The forecast around home for Christmas was dismal. Cold, wet, dark, no snow. Boo hiss. But... Chelan had snow. And lots of it. Auntie Nicole was either amping us up or rubbing it in (not sure which) by repeatedly sending us photos of what appeared to be a yardstick on her deck. Except the yard stick was too short to be a full 36 inches. Or there really was that much snow. Holy. Moly.
We'd be there from December 22 through the 27. But not just us and them. Throw in Nana and Papa. And Grams. Even with 12 of us in the house there'd still be tons of room. Even with two dogs, two cats, and gear. Well, gear would have to wait. Our truck can only carry so much. Even with the roof rack on we'd be lucky to make it over the passes with clothing for two days until Papa came with the rest of the luggage, presents, and snow suits.
Aside from a near burrito disaster in Cle Elum and the threat of blocked highways it was smooth sailing. We rolled in and quickly invaded. That night all was quiet. Too quiet, perhaps. Or not. Sometimes quiet can be good.
The time flew by. Bowling (not me). Sledding (kids). Napping (me). Grumping (me). Settling (including Nana and Papa!). Melting (snow). Eating, eating, eating, drinking, eating. (Um... everyone. Well, except the drinking part.)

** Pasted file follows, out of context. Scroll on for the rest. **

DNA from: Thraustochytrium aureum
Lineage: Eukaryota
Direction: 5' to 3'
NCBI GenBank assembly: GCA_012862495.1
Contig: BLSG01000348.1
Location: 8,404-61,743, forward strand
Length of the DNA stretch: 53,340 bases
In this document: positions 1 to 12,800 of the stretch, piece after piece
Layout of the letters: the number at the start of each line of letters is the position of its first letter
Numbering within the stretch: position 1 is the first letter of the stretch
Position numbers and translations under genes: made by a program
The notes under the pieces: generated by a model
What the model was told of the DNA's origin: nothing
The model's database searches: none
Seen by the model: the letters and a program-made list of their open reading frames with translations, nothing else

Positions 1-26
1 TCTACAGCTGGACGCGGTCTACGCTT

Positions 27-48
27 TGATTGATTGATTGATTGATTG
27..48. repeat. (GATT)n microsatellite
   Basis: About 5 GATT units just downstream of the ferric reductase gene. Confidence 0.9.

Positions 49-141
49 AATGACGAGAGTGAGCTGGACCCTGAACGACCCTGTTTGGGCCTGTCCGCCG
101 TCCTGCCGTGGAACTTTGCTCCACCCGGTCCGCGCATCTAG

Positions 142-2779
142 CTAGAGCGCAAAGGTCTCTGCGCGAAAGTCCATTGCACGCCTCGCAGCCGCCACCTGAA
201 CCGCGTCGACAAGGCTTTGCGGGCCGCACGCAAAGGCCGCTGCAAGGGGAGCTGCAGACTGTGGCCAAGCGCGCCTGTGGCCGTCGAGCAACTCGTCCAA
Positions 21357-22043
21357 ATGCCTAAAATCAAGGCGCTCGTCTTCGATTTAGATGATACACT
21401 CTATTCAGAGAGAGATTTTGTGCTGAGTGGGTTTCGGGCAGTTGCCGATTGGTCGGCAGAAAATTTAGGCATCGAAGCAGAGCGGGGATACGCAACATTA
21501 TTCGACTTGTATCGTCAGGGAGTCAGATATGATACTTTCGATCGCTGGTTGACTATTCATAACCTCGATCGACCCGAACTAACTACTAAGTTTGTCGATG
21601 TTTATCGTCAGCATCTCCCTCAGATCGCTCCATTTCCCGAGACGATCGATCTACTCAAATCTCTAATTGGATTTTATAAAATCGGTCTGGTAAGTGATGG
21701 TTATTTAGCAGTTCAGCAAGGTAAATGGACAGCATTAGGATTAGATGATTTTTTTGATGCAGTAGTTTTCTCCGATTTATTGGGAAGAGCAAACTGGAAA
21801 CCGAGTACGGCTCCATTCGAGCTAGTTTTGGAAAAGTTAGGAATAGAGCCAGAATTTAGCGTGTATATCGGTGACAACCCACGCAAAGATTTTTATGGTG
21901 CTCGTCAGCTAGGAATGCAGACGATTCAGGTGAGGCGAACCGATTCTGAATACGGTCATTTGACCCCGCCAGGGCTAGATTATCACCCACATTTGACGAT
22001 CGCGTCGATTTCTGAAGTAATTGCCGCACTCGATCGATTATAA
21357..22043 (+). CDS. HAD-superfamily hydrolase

And that was just the first two days. Presents were, of course, an exercise in consumerism. We clearly did our part to stimulate the economy. A lot. And provide material for future paper manufacturers to include as their "post-consumer" recycled content.
As soon as the presents were done the kids disappeared. I think they were downstairs. It was back to being too quiet. But really, do you want to investigate when that might just cause problems? It's kind of like the Heisenberg uncertainty principle. You can't know what's going on without affecting what's going on.
So... we just continued along. It warmed up just enough that the snow was too sloppy down low to take the kids snowshoeing and, let's be honest, they were having a plenty good time anyway. Instead, we planned for snowshoe adventures later. I tried my best to get someone at the local ranger station to help, but they stuck to the party line and recommended some pretty uninteresting trips.
Nana, Papa, and Grams left on Sunday, but they aren't really troublemakers so the house dynamic didn't change much. We managed to get (almost) everything into or onto the truck for the ride home after one last set of runs down the (now icy) back yard sledding slope. Everyone had major wipeouts, though only Clara came away actually bleeding. (Don't worry, she was just building character.)
We got waves as we left and then life returned to normal. Or at least as normal as it ever is. But then, I guess that is normal. Just not normal like we thought it would be.